Law, Citizenship and Social Solidarity: Israel's 'Loyalty-Citizenship' Laws As a Test Case
Revised Version to be published in Groups, Politics and Identities, Forthcoming
34 Pages Posted: 5 Apr 2017
Date Written: February 20, 2016
The concept of loyalty or allegiance to the state, once perceived as a remnant of past times, irrelevant in a growingly globalized world, is resurging in public and political debates across the world. This can be attributed in part to internal discussions within states on questions of national identity, but also to the rise of external forces such as ISIS that threaten many states and are perceived as finding support among the threatened states' own citizens. This reality, it is argued, may require employing legal measures to ensure that citizens are loyal to their state.
Israel is one example of a country in which the concept of loyalty is occupying an increasingly central place in political discourse. The underlying premise of this discourse is that citizens owe a duty of loyalty to their citizenship state. Israel's Arab-Palestinian citizens, it is argued, fail to fulfill such duty.
This political discourse has given rise to a series of bills referred to by the media as the "Loyalty-Citizenship Laws". This article examines two types of proposals that are included in these bills. The first includes proposals to amend the language of pledges of allegiance required under law today by adding a reference to Israel "as a Jewish and Democratic State", or proposals that introduce new requirements to pledge allegiance to the state as a condition for receiving certain rights or benefits (the "Pledge Bills"). The second includes proposals to condition the enjoyment of certain rights and benefits in the fulfillment of military service or comparable national service, or, in the extreme version, to revoke the citizenship of those who did not perform such service (the "Service Bills").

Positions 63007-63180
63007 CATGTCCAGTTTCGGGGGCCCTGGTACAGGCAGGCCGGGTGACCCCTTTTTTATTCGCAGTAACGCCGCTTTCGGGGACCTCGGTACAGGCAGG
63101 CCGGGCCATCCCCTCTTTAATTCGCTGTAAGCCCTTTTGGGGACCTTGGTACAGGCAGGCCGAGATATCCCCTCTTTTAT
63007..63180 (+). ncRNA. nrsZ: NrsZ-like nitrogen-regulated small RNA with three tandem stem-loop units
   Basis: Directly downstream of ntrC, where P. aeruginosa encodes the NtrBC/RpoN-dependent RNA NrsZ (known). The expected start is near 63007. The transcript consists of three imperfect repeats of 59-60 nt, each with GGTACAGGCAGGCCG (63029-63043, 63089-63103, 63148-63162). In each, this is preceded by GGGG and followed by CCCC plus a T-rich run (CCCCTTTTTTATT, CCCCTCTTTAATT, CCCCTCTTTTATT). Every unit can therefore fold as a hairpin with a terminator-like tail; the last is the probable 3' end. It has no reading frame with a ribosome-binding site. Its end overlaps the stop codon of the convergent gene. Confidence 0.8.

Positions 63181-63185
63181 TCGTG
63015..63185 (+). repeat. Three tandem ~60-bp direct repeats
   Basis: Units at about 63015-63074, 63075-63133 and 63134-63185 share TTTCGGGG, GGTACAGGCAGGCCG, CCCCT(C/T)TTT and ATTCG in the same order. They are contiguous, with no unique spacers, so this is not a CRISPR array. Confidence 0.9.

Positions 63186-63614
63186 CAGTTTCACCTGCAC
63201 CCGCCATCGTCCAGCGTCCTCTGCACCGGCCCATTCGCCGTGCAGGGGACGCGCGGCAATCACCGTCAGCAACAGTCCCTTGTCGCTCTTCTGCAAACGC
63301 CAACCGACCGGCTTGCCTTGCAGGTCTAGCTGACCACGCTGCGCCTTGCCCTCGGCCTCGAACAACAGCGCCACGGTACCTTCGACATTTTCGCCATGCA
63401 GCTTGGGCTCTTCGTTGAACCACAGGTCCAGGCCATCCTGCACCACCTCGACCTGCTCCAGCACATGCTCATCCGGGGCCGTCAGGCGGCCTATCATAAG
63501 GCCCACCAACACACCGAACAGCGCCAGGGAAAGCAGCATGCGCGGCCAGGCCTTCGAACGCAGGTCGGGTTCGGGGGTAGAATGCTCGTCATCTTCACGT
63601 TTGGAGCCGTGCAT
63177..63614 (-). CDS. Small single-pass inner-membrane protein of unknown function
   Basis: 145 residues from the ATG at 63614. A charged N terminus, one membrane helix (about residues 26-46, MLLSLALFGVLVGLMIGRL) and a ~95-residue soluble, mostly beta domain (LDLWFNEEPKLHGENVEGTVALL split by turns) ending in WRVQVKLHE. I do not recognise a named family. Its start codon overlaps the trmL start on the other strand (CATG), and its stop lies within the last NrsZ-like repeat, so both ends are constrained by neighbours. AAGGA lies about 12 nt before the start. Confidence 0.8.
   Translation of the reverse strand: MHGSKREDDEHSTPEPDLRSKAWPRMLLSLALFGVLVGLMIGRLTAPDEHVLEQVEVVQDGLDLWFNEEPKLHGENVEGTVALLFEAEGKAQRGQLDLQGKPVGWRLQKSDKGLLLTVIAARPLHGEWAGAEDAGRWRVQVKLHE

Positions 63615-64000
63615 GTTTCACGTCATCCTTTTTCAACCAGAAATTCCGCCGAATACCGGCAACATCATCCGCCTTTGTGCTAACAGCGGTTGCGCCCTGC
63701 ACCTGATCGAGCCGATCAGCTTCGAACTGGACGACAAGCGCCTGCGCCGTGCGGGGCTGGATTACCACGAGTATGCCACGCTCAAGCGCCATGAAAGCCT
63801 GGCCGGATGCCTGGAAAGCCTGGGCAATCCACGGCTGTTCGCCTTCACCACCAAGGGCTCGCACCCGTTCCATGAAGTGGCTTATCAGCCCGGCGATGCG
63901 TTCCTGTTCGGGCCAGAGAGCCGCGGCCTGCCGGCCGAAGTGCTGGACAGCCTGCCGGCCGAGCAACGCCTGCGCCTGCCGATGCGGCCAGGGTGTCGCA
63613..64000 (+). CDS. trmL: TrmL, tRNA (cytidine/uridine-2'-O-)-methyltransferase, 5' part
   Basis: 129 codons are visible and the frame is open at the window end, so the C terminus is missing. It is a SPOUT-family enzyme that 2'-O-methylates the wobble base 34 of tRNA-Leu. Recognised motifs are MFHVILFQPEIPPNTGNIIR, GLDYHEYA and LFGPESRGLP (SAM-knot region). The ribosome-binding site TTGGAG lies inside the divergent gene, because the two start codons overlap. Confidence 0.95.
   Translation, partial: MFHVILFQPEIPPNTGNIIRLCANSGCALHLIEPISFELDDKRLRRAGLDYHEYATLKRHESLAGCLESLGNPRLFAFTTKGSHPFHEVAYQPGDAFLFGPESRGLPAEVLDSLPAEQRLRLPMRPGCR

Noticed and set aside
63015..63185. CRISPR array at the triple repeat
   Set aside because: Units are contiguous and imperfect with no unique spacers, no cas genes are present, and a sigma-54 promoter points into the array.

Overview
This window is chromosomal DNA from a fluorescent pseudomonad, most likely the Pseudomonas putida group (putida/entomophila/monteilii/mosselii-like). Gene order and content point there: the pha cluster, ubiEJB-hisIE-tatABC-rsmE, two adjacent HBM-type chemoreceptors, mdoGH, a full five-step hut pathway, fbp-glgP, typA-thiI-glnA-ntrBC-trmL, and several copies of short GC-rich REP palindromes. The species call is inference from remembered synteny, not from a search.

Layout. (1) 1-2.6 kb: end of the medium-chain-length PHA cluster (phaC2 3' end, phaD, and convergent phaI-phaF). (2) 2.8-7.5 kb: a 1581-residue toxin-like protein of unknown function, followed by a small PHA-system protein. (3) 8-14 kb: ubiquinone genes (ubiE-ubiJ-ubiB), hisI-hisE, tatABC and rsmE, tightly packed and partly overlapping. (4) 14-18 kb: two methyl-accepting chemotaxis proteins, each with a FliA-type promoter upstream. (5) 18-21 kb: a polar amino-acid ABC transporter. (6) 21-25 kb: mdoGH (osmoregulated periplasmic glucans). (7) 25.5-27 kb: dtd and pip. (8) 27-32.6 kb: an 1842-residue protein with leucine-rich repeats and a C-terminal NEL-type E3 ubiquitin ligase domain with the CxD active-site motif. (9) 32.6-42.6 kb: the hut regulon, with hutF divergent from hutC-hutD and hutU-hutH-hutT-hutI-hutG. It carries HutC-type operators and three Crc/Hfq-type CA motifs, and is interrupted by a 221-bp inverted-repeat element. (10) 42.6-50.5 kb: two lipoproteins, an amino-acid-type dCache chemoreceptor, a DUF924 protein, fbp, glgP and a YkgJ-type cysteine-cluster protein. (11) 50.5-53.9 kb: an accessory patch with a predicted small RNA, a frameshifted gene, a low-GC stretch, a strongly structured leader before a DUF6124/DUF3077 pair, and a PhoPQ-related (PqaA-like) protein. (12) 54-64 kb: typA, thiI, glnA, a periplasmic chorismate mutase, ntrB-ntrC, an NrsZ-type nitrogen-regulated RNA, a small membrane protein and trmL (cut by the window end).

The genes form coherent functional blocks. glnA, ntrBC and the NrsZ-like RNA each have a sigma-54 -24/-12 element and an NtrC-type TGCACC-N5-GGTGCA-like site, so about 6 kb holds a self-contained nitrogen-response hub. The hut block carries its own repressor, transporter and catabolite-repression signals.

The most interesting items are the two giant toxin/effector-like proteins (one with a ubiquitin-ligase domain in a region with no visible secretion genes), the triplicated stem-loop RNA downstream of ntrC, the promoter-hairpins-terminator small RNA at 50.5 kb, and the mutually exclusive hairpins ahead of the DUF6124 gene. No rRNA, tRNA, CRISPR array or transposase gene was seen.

The article argues the loyalty discourse in Israel, which gave rise to the Loyalty-Citizenship Laws, is based on flawed assumptions. The claim that citizenship bears special duties assumes that there are some legal duties associated exclusively with citizenship, which derive from the special relationship between citizens and their state. The article argues, however, that from an empirical perspective, there are actually very few duties associated exclusively with citizenship, and that the "duty of loyalty" to the state reflects, for the most part, the public perception that citizens should have a special sense of attachment towards their country of citizenship. The article argues that the concept of loyalty thus belongs more to the realm of feelings than to the realm of actions.
The article further argues that from a normative perspective, democratic states have no legitimate interest in creating a sense of attachment to the state itself. It argues, however, that states do have a legitimate interest in the existence of social solidarity. Solidarity and loyalty are closely linked: where solidarity exists, loyalty naturally arises. The legitimacy of laws that refer to the sentiment of loyalty thus depends on whether their goal is to promote social solidarity and whether they are tailored to achieve this goal.
The article argues that with respect to Israel's Loyalty-Citizenship Laws, the answer to both questions is negative. The Loyalty-Citizenship Laws, it is argued, exclude Israel's Arab-Palestinian citizens from the main solidarity group in Israel. By declaring the Jewishness of the state of Israel state to be the main pillar around which solidarity and loyalty should be built, the Loyalty-Citizenship laws deepen the exclusion and alienation of Israel's Arab-Palestinian citizens and thus undermine the prospect of creating all-encompassing social solidarity, which could, in turn strengthen loyalty to the state.
Keywords: Citizenship, Loyalty, Solidarity, Israel, Israeli-Palestinian Conflict, National Identity, Discrimination
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